Positive Self image Prevents Drug Abuse

By Riffat Sadiq
Self-image is defined as the person’s perception of self or self-portrait. A person who perceives himself good enough to be the part of his environment indicates his positive self-image. This positive self- image helps to grow successfully, develop skills and reduces the risk of psycho-social diseases; e.g drug abuse. Self-image is the combination of four components which are as follows’
Psychological Risk Factors for Drug Abuse Problems
By Shireen Ismail
Following are the psychological factors that lead to drug abuse problems among people;
Stress:American Psychological Association (APA) defines stress as, "The pattern of specific and nonspecific responses of an organism that tax or exceed his ability to cope". In response to stressors, physiological changes occur in the body that lead to psychological changes and person feels to be under stressed and could not cope with the stressors. Sometimes, he finds the solutions of his problems in useless things and get involved in the addictive behavior. He uses different kinds of drugs just to feel relax and to escape from reality.
Psychosocial Impact of Drug Abusers On their Children
By Riffat Sadiq PHD
Addiction to drugs burns everything like a fire. Wealth, family and every aspect of life is deteriorated. In family, parents, spouses and children of drug abusers are severely affected. Though, children are fully dependent on their parents and caregivers, therefore, they are at great risk of psychosocial problems. Children expect all of their needs to be gratified by their parents. When they see their parents, a source of satisfaction for them, involved in unhealthy and useless activities, they become insecure and frustrated.
5- Strategies to Deal Traumatic Events
By Riffat Sadiq PHD
Any trauma in our lives leaves behind negative feelings, anger, hopelessness and sadness. If these feelings and thoughts are not overcome on time may lead to psychological disorders in future. All kinds of psychological disorders impair personal, social and occupational life. Traumatic experiences such as; death of loved one, divorce, physical and sexual abuse have profound impact on our memories. In order to escape from these painful memories, a person either accepts death or indulges himself in those activities which stop him from thinking about the trauma
Effectiveness of Cognitive-Behavior Therapy in
Treating Drug Abuse Problems
By Riffat Sadiq PHD
Cognitive-behavior therapy (CBT) is being widely used in treating people suffering from drug abuse problems because it works with both cognitive and behavior patterns of the patients. It focuses on negative schemas, beliefs which lead to maladaptive behavior such as addictive behavior. Therapist, via conducting cognitive -behavior therapy, tries to focus on deficit coping skills of drug abusers
The Eleven Principles of Behavioral Health Recovery Management

1. Focus on Recovery:
The Behavioral Health Recovery Management (BHRM) model emphasizes recovery processes over disease processes by working towards full and partial recoveries and by emphasizing client strengths and resiliencies rather than client deficits. Recovery reintroduces the notion that any and all life goals are possible for people with severe behavioral health disorders.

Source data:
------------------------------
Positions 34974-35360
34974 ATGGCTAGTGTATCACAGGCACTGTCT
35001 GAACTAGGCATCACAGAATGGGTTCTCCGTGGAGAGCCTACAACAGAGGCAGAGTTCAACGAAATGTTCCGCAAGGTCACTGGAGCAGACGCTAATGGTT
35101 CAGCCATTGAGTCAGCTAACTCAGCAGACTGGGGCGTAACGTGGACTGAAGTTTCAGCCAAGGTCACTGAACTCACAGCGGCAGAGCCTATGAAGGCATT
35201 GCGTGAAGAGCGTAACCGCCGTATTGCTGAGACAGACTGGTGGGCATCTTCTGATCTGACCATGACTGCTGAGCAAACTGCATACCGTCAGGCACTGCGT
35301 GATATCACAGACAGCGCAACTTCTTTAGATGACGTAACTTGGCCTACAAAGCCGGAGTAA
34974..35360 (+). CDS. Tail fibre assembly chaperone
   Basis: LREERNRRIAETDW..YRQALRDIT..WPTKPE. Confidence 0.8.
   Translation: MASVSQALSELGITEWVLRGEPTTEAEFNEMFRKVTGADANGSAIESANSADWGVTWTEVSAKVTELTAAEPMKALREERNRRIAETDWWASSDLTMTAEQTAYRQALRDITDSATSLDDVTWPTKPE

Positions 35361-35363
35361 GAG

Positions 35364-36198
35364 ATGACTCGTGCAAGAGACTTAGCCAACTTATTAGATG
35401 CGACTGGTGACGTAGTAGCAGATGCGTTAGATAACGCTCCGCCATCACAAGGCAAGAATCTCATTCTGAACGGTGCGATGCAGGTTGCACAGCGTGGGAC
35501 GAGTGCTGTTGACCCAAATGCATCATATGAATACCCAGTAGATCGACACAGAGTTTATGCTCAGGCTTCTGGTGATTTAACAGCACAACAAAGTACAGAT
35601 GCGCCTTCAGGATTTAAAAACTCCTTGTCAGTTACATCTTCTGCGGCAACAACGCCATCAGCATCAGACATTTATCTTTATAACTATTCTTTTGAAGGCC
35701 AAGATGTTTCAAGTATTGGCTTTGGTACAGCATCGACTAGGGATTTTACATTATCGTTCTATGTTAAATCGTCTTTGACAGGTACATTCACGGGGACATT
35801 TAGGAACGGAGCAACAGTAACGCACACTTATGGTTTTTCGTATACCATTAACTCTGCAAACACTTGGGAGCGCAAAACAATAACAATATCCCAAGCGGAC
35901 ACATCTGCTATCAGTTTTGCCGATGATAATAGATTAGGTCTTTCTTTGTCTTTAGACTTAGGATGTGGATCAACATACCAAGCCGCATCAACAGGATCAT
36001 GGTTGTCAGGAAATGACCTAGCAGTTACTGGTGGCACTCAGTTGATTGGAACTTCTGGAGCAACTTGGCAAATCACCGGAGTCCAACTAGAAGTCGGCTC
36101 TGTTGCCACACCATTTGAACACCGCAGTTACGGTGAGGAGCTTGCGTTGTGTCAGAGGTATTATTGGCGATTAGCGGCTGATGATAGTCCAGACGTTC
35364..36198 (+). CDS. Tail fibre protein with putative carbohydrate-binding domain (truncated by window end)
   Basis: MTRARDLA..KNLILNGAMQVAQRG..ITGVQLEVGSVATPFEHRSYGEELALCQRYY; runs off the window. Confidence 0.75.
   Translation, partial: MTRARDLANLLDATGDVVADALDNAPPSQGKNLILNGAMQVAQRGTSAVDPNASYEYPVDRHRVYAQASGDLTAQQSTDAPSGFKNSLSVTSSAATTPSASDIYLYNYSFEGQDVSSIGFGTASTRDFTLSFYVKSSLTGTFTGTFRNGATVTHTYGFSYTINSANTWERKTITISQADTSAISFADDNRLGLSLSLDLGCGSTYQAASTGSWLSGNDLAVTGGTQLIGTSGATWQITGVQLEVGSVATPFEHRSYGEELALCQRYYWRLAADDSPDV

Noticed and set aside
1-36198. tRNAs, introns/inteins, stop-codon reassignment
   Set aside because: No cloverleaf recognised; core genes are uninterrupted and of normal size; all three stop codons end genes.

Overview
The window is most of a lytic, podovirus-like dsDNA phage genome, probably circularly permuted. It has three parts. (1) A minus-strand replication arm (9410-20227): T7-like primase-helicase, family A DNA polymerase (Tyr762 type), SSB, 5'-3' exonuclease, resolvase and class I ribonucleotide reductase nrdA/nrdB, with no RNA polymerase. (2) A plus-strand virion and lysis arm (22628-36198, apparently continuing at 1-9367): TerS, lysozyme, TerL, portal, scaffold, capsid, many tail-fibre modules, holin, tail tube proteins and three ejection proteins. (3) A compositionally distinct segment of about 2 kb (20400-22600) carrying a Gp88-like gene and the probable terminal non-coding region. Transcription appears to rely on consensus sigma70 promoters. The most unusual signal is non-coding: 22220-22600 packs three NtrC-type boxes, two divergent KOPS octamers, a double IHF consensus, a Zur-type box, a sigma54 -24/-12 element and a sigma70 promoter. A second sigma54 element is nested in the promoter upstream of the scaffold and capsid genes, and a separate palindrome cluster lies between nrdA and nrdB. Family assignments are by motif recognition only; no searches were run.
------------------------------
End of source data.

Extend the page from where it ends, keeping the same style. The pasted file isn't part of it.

Aftercare Services For Recovering Drug Addicts

By Riffat Sadiq PHD
Drug abuse is a disease which needs to be focused of intensive care even after providing quality of detoxification and rehabilitation services to drug abusers. In order to sustain long term recovery, patients are provided aftercare services by same treatment and rehabilitation centers. Following services are included in a comprehensive aftercare program;
Drug Abuse and Hierarchy of Needs

By Riffat Sadiq PHD
According to Maslow, people have a set of motivation system in self which stimulates to achieve their needs. These needs are fulfilled one by one, when one need is gratified people move to another one. In this regard, Maslow (1943) presented a hierarchy of needs.
Revenge and Drug Abuse Problems
By Riffat Sadiq PHD
According to Ysseldyk (2005), ''Revenge is an intense emotional state requiring relief, based on the perception and motivation that one has been wronged, rather than on rational thought, undifferentiated anger, or retributive justice"
Revenge is usually taken to punish or treat the offender in the same way as he/she treated the offended person. Sometimes, this revenge is toward self as the result of severe guilt and having feelings of rejection/unfair treatment from the significant one and society.
Drug Abuse Problems and Marital Relations

By Dr. Amena Zehra Ali & Riffat Sadiq
Nature has created men and women to share love and to fulfill commitments to each other.
As mentioned in  Sura Al-Baqara (2:228), "And they (women) have rights (over their husbands as regards living expenses, etc.) similar (to those of their husbands) over them (as regards obedience and respect, etc.) to what is reasonable, but men have a degree (of responsibility) over them. And Allâh is All-Mighty, All-Wise''.
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